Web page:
Salt is also a natural deodorizer, it helps absorb moisture and has antibacterial properties - further neutralizing odor. 

After the dry ingredients are well mixed with the CO you can add a few drops of pure essential oil. I like to start with a drop or two of tea tree, peppermint, and lavender because of their soothing scent and antimicrobial and antibacterial properties. Remember: if there's no bacteria, there's no stink. 

 You only need a few drops! I use about 2 drops of each oil because they are very powerful and too much can sting or irritate your skin. 
Voila! Let the mixture cool to room temperature and its ready to use. This 2 oz container lasts me about 2 months. I apply a small amount with my fingers after I shower and I'm good. I haven't timed the longest it has worked for me but I'd say at least 12 hours. 

I put it to the test a few weeks ago when I sat at an outdoor tennis match in the Florida heat and humidity; I was sweating like crazy and was sure the deodorant wouldn't hold up but it did. I was definitely hooked after that. 

It even helps soothe razor burn and irritation so there's no reason not to try it. It melts quickly in the heat and becomes very solid in the cold but neither affects its effectiveness. You can always move it from fridge to microwave to find what works best for you.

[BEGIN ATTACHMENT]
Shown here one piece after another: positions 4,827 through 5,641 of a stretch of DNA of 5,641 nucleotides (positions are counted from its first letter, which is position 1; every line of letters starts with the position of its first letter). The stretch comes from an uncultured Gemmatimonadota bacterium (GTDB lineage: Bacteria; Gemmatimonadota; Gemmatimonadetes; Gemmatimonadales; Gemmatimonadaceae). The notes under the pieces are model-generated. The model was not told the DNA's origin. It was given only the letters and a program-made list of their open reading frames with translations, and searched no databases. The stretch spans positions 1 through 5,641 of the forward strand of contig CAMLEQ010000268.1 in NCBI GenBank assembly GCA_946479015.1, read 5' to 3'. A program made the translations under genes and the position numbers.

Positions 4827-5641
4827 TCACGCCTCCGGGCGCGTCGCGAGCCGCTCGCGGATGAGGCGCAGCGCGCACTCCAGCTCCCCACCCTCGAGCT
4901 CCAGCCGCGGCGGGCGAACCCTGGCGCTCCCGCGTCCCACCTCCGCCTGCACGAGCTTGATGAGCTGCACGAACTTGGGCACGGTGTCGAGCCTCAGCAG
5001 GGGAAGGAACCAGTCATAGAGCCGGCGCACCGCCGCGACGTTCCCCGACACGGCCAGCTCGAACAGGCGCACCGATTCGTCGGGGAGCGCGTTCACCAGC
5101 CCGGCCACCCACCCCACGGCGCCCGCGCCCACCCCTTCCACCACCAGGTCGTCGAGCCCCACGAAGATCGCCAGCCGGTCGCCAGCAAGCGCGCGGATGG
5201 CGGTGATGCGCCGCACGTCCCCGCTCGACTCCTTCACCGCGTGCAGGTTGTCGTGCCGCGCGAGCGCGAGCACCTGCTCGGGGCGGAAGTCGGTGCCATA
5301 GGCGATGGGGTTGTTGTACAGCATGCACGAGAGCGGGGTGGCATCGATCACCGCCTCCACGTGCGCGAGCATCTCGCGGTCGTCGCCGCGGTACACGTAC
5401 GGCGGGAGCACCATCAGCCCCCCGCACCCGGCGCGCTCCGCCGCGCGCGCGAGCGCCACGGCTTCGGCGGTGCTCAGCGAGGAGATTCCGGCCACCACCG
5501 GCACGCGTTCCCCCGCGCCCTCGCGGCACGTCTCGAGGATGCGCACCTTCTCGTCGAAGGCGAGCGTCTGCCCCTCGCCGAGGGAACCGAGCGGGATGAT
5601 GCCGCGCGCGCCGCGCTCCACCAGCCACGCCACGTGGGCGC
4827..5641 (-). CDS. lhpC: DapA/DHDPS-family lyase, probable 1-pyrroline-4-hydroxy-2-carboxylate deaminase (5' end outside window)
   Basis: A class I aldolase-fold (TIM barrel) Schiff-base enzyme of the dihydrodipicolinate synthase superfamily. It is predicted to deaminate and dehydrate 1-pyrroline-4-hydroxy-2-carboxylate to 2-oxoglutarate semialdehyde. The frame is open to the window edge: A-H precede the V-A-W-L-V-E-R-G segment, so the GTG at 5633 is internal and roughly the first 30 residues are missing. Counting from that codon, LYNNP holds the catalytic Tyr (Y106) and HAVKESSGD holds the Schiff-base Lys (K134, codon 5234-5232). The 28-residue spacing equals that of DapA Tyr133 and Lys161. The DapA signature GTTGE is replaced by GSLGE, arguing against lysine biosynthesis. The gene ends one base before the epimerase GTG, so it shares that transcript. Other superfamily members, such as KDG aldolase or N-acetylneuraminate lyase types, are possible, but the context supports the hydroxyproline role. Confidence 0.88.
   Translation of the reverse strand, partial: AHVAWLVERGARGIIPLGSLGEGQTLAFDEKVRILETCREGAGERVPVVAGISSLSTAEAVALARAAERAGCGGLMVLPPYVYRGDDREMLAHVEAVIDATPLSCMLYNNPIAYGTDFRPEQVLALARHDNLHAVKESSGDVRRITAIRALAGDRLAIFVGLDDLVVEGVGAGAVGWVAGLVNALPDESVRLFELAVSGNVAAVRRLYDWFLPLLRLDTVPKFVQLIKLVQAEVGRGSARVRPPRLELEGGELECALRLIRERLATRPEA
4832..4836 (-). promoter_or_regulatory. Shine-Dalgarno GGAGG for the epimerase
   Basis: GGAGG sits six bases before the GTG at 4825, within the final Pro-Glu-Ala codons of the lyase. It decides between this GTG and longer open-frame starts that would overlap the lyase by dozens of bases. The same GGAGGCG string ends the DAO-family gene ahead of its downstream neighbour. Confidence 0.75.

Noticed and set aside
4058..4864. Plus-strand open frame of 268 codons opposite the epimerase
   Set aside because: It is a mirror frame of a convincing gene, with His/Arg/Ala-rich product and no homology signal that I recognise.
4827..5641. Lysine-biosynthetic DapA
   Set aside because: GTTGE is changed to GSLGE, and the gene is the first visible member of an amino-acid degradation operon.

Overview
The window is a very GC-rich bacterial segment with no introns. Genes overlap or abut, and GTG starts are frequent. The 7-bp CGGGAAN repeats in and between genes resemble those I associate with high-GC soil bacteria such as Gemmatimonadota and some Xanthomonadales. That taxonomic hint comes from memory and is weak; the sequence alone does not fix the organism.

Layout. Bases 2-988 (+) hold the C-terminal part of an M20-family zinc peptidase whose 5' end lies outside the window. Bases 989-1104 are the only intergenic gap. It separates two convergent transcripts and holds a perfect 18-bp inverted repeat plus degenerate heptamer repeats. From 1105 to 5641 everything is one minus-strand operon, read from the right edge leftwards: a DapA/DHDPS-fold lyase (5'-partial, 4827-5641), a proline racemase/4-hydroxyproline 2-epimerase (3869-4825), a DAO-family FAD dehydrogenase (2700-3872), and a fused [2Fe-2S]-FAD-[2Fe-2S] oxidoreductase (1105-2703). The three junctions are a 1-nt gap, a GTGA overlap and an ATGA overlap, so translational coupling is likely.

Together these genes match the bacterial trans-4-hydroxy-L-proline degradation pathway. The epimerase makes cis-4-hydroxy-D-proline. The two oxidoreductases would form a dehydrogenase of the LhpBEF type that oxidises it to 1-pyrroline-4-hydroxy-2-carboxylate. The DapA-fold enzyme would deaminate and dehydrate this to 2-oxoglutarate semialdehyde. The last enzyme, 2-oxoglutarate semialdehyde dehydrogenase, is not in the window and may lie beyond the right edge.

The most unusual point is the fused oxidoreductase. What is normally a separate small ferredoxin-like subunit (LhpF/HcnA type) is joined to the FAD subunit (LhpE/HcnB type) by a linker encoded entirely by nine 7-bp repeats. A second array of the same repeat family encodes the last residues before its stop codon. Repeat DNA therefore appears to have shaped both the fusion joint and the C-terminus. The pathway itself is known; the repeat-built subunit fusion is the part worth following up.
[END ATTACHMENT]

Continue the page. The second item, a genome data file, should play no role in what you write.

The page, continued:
More information on aluminum, sweat, and deodorant can be found here and here

Saturday, March 26, 2011

Warm Lentil Salad

Dinner on Day 3 got our hopes up again. We made a warm lentil salad and it was delicious.
First I thought I'd share with you a minor tofu mishap I had at lunch:
I was making a sandwich and I thought I'd use up some of the leftover tofu we had so I got my sandwich all ready while it was cooking with some hummus and fresh veggies but when I went to put on my slice of tofu the disaster occurred. Luckily I had more and the dog wasn't interested but it was still funny.

Onto this Lentil Salad...

The recipe I had called for 2 cups cooked lentils but when I went to the cupboard I only had 1/2 cup dried lentils so I substituted half brown rice and it was awesome so you could use either. 

You will need:

  • 1 small onion, chopped
  • 2 cups cooked lentils ( or 1 cup lentils, 1 cup brown rice)
  • 2 Tbsp balsamic vinegar
  • 2 Tbsp spicy mustard
  • 1/2 cup dried cherries or cranberries
  • 1/4 cup roasted pistachios
  • 2 Tbsp chopped mint
  • 2 Tbsp chopped parsley
  • optional crumbled feta

To Prepare:
  1. Cook rice as directed
  2. While rice is cooking, chop onion
  3. When rice has about 20 minutes left, add lentils with equal amount of water; along with vinegar, mustard and onion
  4. Once cooked through (about 20 minutes) add pistachios, cherries / cranberries, mint and parsley
  5. Season with salt and pepper, top with crumbled feta and serve

Here is the final product:
This dish really got us more excited about the no meat thing. It was filling, with a good combination of salty, sweet, tangy and crunchy. We'll definitely be eating this again and I recommend it to everyone.

Thursday, March 24, 2011

Seitan Stir Fry